Spine stimulation tingles the pain away

In 2011, Deborah Finbow’s hand was bitten by an agitated dog. The wound was treated by her local emergency department, and she was sent home with antibiotics to prevent infection. However, after the wound had healed, Finbow began to experience very painful inflammation not in her hand, but in her left foot. Her foot would periodically swell, become discoloured, and burn and tingle with incessant pain. The symptoms worsened with each bout of inflammation. She was diagnosed with osteomyelitis, a bone infection.

Despite a surgical intervention in March 2012 to relieve the now severe inflammation, the pain would not diminish. It was determined that the infection had also damaged the nerve in her foot which was now causing the unbearable pain. This time, she was diagnosed with Complex Regional Pain Syndrome (CRPS).


A married mother of four from Collingwood, Ont., Finbow could no longer put any pressure on her foot and relied on a walker and a cane to stand and get around – if she could find the motivation to get out and do anything. She couldn’t stay warm, even in summer, because her body assumed the same temperature as her foot and leg: ice cold.

“Chronic pain takes everything out of you,” she says. “The pain and discomfort was so intense that I just wanted to stay home in bed and sleep.”

Doctors didn’t think there was anything they could do for her. She was told to get a wheelchair and do her best to manage the pain. But one physician thought it might be worthwhile to see if any of the specialists at Toronto Western Hospital’s Krembil Neuroscience Centre could help.

Finbow was first referred to Dr. Anuj Bhatia, an anesthesiologist and pain specialist to determine whether other pain medications might alleviate her CRPS. It was the first time in a year that Finbow felt any hope her condition might improve. Unfortunately the medication wasn’t effective, leaving Finbow sluggish, groggy, and unable to participate in family life.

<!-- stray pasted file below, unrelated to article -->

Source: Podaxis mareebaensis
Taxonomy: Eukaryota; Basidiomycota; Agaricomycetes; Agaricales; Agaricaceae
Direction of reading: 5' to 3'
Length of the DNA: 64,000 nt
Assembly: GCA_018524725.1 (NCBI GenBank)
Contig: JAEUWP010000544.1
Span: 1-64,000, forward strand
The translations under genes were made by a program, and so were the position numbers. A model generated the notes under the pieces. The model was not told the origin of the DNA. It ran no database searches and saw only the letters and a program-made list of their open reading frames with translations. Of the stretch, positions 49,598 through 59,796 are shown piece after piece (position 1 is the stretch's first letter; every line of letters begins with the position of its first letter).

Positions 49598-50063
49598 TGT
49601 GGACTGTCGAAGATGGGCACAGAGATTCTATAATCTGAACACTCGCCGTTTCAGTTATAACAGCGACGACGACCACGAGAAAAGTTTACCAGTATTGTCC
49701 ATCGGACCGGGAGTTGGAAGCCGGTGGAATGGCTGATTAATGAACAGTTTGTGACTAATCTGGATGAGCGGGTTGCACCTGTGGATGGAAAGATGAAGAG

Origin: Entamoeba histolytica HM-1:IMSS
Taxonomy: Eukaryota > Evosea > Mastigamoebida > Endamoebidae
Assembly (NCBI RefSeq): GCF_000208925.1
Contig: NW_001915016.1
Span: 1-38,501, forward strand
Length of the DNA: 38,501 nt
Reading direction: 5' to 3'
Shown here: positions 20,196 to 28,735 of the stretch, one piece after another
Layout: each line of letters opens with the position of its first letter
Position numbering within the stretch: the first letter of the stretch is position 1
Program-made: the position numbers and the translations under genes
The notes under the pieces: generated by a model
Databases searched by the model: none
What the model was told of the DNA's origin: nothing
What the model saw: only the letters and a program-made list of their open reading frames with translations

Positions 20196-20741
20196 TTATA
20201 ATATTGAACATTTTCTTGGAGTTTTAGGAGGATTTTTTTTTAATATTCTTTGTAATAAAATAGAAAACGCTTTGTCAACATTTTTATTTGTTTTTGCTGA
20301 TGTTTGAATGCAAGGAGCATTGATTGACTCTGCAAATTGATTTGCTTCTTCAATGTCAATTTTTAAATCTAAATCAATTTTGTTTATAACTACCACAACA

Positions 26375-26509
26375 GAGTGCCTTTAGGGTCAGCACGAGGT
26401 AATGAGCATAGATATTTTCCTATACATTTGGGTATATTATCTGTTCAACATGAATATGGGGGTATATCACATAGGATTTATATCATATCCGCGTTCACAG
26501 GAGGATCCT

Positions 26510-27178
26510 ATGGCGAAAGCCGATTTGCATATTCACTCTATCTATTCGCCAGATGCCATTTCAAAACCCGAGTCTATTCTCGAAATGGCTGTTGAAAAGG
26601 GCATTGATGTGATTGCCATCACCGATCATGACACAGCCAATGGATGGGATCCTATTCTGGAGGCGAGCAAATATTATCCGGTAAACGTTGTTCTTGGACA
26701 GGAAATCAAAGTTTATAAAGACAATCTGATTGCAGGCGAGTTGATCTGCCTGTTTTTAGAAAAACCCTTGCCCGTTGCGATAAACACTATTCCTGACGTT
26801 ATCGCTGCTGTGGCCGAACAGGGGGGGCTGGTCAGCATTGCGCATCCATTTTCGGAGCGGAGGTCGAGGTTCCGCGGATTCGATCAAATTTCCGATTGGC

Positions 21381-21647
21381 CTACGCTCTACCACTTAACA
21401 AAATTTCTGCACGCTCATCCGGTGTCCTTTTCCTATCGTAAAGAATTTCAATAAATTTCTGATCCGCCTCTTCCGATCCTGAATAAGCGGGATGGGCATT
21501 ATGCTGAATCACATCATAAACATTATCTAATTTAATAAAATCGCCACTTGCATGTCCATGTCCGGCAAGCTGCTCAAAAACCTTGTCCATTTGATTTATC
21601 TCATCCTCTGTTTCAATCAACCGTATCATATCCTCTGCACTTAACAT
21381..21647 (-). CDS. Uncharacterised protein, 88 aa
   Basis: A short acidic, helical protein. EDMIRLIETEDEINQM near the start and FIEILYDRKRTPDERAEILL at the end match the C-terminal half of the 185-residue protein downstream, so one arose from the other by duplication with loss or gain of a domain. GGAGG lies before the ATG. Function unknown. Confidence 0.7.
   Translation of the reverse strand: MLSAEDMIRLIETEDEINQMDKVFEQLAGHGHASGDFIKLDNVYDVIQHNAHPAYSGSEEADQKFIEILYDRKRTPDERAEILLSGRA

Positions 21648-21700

It was time to consider a final alternative: surgery. Finbow was referred to Dr. Mohammed F. Shamji, a neurosurgeon who specializes in minimally-invasive and complex spine surgery as well as neuromodulation for neuropathic pain in hands and feet. Conditions caused by neuropathic pain – damage to a complex sensory system responsible for how we perceive things like touch and temperature – often have symptoms of amplifying normal sensations to the point of unrelenting discomfort. Patients can feel very hot or very cold, “pins and needles” sensations, numbness, and itching; much like what Finbow was experiencing.

Shamji is trying to organize a program at Toronto Western Hospital especially for treating patients with neurostimulation, a surgically implanted device about the size of a stopwatch in the epidural space around the spine that delivers a controlled electrical signal to the spinal cord. The electrical impulses deliver a tingling sensation to the brain while also blocking pain signals that the patient experiences, essentially overriding the pain sensation. The patient is taught how to operate a remote control that can change the intensity and patterns of stimulation at any time, adjusting them for different activities such as sleeping or walking.

Although the technology has existed for a few decades, it is not as well-known as a treatment option for patients with severe, chronic pain.

“Neuorstimulation is not for everyone. Some patients don’t receive any benefit from the device and others aren’t comfortable with the tingling sensation it generates,” explains Shamji. “However, we are working on a system to get the right patients to our program so they can be evaluated and treated quickly since this technology is underutilized, but can be extremely efficient in enhancing the quality of life for these patients.”

Finbow was assessed as a candidate for such a procedure, in her case called a spinal cord stimulator, but she was advised that it might only lessen her pain by 50 per cent. She decided to go ahead with the surgery.

The procedure more than exceeded Finbow’s expectations. Just two weeks after the surgery, with her stimulator properly programmed, Finbow no longer felt any pain and could not only put weight on her foot, but also walk around unassisted. She is now getting back to the activities she thought were lost to her forever such as travelling and riding a bike.

“This whole ordeal started the year I turned 50,” she says. “Thanks to Dr. Shamji, Dr. Bhatia and their whole team, I feel like I’m restarting my 50s and resuming the life I had.”